Tracking a Superstorm by NASA Goddard Photo and Video
Americans on the Gulf and East coasts; in Tornado Alley; living in the shadow of Mississippi and Missouri river levees; or threatened by Western wildfires like the one now raging in Yosemite are learning a harsh lesson. Preparing for climate change is costly. But not preparing is catastrophically expensive.
Eight years after Hurricane Katrina, nearly 100,000 people still haven't returned to their New Orleans homes; good jobs are lacking, public housing is mostly gone. One year after Hurricane Sandy, poor towns like Union Beach, NJ--which saw half of its homes damaged or uninhabitable--don't have the means to recover, while rich towns like Mantoloking, NJ, have wrangled millions in federal funds to build massive seawalls, dubious protection against the rising seas and fiercer hurricanes expected from climate change.
So how do we pay in advance to defend communities against escalating extreme weather? It's a thorny question. But here are some logical answers:
Opt for economical solutions: Politicians like New York City's Mayor Michael Bloomberg cater to developers by proposing billion dollar seawalls, but a storm surge or river rise that tops a wall or levee by a single inch makes those barriers useless. Communities need to do cost benefit analyses to compare climate change solutions so they can choose the best--often low and mid priced--options. Rather than building costly seawalls, for example, towns might choose to convert beach fronts into passive recreation wetlands and parks.
Climate change risk zoning: Climate change is here and getting worse. Acknowledging that, we need better building codes in tornado, hurricane and wildfire prone communities, and we need to federally assist municipalities in developing zoning maps that include up to date FEMA estimates for sea level rise, and future storm surges. Where necessary, government, business and citizens need to equitably shoulder the economic hardship resulting from the surrender of valuable waterfront real estate to the encroaching sea.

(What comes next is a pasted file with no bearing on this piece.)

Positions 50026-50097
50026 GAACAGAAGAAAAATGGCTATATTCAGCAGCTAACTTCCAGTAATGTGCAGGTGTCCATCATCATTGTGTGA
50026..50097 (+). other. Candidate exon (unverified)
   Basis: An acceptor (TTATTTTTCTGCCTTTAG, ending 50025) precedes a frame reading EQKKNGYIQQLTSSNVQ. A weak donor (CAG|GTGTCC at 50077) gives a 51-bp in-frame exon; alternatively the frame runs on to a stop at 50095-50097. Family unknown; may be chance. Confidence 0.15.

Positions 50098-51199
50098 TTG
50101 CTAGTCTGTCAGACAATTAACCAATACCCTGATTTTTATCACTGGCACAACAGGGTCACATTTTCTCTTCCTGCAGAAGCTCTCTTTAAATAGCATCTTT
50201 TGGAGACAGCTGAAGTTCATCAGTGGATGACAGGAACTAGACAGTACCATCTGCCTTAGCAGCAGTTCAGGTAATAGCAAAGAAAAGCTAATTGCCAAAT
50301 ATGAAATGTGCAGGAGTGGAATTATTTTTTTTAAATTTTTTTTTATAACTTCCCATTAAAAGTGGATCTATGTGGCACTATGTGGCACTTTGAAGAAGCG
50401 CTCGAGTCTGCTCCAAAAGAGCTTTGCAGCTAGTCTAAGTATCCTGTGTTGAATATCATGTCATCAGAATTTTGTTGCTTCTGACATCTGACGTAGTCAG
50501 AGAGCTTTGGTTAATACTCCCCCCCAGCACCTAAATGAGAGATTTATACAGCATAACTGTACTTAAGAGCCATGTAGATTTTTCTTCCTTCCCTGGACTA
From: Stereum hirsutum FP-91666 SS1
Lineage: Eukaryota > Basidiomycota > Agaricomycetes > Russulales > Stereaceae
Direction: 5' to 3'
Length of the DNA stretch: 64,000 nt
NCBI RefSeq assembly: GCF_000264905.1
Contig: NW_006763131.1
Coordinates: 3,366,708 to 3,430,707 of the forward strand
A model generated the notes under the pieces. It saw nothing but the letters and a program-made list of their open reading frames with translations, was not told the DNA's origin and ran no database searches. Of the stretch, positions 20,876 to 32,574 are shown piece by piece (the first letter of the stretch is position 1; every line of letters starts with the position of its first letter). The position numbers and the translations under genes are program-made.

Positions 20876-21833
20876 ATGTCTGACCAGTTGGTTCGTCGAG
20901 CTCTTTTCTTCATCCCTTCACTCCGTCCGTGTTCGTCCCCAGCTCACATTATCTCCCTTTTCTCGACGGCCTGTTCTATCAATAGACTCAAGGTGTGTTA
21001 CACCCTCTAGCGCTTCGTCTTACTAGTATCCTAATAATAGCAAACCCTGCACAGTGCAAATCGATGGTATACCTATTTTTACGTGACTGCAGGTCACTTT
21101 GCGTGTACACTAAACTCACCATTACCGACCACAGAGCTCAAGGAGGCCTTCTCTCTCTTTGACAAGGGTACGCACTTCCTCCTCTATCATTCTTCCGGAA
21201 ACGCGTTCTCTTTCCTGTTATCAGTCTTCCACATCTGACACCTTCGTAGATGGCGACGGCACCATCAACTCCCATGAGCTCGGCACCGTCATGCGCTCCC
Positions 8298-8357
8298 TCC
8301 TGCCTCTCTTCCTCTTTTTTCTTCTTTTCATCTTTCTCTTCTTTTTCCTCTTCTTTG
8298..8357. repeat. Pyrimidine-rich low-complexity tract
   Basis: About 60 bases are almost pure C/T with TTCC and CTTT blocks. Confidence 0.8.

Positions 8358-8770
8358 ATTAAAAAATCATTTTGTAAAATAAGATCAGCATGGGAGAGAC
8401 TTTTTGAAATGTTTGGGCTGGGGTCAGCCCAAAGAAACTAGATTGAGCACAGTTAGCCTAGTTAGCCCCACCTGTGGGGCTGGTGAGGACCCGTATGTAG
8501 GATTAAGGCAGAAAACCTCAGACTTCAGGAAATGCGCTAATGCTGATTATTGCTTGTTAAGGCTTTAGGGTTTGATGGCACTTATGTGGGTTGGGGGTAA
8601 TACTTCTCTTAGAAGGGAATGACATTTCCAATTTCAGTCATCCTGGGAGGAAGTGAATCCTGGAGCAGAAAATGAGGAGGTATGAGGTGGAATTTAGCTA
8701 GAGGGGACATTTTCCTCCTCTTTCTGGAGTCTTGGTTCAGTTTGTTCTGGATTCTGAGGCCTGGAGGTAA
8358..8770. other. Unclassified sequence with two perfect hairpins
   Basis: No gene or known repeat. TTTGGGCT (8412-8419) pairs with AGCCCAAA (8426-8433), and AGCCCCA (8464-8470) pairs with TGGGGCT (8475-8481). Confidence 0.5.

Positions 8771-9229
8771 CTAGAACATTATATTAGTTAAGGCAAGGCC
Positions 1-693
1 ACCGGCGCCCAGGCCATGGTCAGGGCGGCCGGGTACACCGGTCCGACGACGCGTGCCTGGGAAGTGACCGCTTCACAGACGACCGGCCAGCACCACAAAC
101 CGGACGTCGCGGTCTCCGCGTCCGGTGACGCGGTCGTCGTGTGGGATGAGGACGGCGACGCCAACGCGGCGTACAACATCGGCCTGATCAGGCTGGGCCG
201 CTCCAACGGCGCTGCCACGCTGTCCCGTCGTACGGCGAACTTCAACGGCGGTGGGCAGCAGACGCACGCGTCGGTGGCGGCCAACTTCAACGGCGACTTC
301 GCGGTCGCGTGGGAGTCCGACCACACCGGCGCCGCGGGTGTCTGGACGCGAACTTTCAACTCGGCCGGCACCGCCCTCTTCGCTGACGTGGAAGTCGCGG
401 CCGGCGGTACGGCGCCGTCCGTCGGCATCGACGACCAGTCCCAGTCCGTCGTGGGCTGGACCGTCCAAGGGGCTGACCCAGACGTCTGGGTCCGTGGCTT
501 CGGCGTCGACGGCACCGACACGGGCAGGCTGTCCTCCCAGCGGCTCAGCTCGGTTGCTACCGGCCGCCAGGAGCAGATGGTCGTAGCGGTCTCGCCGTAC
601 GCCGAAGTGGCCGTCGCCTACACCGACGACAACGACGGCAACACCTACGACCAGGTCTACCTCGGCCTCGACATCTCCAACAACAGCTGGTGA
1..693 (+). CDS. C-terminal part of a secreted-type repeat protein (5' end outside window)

One strike and you're out: Want to build a McMansion on the beach with a front-row seat for the next Katrina? It's your legal right, if you can afford federal flood insurance or self-insure. But if your property is destroyed by a climate change disaster, and you're compensated, you shouldn't be allowed to rebuild there again and again, and be compensated by insurers for repeated destruction.
Climate change risk taker tax: If you decide to build in a high-risk zone, you should also be assessed a municipal climate change tax for putting others at risk, such as first responders who will have to rescue you in a disaster. Your decision to build in a high-risk zone also prevents municipalities from making the economically sensible choice to retreat and withdraw vulnerable public services such as roads and utilities from that area.
These may be good ideas, but they're unlikely to get done. Current federal policy is to do nothing, which means nature will take care of it, likely with horrific climate disasters, bringing death, destruction, insurance industry bankruptcy, state and community insolvency, and huge damage to the federal economy.
We need to face the truth: preparing now will be costly, but waiting will be devastatingly costly. Unfortunately, anyone who watched the Katrina or Sandy recoveries knows that it's very hard to overcome public and private shortsightedness, denial, inertia, greed and stupidity. While I'm an optimist, I don't hold out much hope.
"Spirit of place symbolizes the living ecological relationship between a particular location and the persons who have derived from it and added to it the various aspects of their humanness. The reason we are now desecrating nature is not because we use it to our ends, but because we commonly manipulate it without respect for the spirit of place." - Rene Dubos